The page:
Air India Express operates a fleet of 24 737-800s. “This would be a complication for a merger with Air Asia which operates 34 A 320s. Presumably any combination of the two would involve eventually phasing out one of the fleet types,’’ states CAPA.

The A 320 would appear to be the most likely type to focus on in the long term, as both Air India and Vistara mainly rely on that family for their narrow bodies.

Another challenge facing the Tatas will be to find office space and pay for it. The Tata-AI deal does not include the airline’s other assets and the buildings like the Air India building at Nariman Point and Airlines House in Delhi. As a result, one of the Tata group’s first jobs will be to locate office accommodation for around 12,000 AI employees.  The new entity will have to decide where it would have its new headquarters. Air India’s headquarters was Mumbai till 2007. After being merged with Indian Airlines its headquarters shifted to New Delhi.

Bansal’s message

Meanwhile, the civil aviation secretary Rajiv Bansal stated recently that Tatas will have to retain all employees for at least one year and those who will be terminated after a year should be offered a VRS. Air India has a total of 12,085 employees comprising 8,084 permanent and 4,001 contractual staff. Its subsidiary Air India Express has 1,434 employees. Around 5,000 employees will retire from the airline during the next five years. The retired employees will continue to get the medical benefits as per the rules. Around 55,000 retired staff are associated with Air India at present.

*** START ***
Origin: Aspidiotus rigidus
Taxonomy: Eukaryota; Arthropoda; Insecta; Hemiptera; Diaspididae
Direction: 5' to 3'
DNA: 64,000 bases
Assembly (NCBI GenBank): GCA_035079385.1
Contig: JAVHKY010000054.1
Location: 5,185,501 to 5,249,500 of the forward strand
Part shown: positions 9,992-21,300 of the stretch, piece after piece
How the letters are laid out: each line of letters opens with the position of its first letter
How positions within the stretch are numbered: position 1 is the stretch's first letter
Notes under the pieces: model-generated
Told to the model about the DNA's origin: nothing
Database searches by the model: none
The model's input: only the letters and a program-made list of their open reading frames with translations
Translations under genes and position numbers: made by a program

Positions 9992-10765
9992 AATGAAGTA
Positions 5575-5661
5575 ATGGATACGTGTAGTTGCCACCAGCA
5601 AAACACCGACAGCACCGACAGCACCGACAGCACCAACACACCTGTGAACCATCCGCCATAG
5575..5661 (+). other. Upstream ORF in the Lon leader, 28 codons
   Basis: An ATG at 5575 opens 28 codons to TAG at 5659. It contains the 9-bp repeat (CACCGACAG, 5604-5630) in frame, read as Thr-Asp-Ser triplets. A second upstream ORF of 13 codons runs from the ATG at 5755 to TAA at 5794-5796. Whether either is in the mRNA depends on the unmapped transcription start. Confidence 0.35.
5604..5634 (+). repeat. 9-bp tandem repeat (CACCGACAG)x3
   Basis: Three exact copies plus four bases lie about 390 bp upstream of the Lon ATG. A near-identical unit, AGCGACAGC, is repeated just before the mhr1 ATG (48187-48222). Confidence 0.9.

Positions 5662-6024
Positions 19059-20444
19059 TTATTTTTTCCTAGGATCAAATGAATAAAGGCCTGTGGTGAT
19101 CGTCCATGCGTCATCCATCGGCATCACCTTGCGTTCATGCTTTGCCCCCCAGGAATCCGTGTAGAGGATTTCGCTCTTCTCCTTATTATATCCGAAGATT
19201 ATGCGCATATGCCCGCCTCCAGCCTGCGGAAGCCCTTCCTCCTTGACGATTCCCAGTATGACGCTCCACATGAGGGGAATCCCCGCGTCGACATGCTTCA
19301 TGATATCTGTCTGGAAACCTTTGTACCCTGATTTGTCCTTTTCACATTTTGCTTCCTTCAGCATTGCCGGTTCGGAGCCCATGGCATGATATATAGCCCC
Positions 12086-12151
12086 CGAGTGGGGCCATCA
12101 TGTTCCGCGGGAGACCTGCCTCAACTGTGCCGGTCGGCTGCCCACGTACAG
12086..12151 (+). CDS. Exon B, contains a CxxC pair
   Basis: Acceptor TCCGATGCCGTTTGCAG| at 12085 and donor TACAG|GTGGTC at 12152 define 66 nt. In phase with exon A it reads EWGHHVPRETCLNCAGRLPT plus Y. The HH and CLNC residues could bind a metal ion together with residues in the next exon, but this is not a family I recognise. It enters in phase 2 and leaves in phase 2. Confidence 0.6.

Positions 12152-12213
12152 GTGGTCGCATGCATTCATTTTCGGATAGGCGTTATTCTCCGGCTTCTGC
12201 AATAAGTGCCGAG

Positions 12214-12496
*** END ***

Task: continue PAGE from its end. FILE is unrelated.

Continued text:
In a recent order issued to the management of Air India, Bansal has asked the employees to control expenses till the disinvestment exercise is complete. “The employees have been asked to carry out all revenue or capital expenses only to the extent necessary for the continuity of business till the disinvestment exercise is complete.’’ Bansal has directed the management not to enter into any fresh contract without the approval of the Director Finance (DF) and the CMD.

“No fresh contract to be entered into without the prior consent of DF or CMD. As far as possible the validity of the same may not be beyond March 2022. If the validity is beyond March 2022, it should have a termination clause,’’ the order states.

Alliance Air, and non-aeronautical assets like land and buildings of Air India continue to be under government control. Their estimated worth is around Rs14,700 crore.

Rebuilding Air India

“The pitfalls are many, and real. There are now three airlines in the Tata’s kitty. Merging the three entities will result in huge cost savings of reduced employee and infrastructure by eliminating three separate CEOs with three boards of directors and similarly three departments each of finance, engineering, operations, IT, revenue management, etc. It will prevent the three airlines competing with each other, and cannibalising each other’s passengers, instead of competing as one major carrier against IndiGo, SpiceJet, and GoAir. If the airlines can put aside their ego and convert all domestic routes to single-class all-economy on the lines of Air France and other European major carriers, and only international flights with business class and economy, the Tatas might just be able to pull it off, and compete against the giants such as SIA, Emirates, British Airways and Lufthansa,’’ says Captain Gopinath of ex-Deccan Air.

The Tatas must bear in mind no full service carrier has succeeded against low cost carriers in the domestic market anywhere in the world. The full service is an inherently flawed model.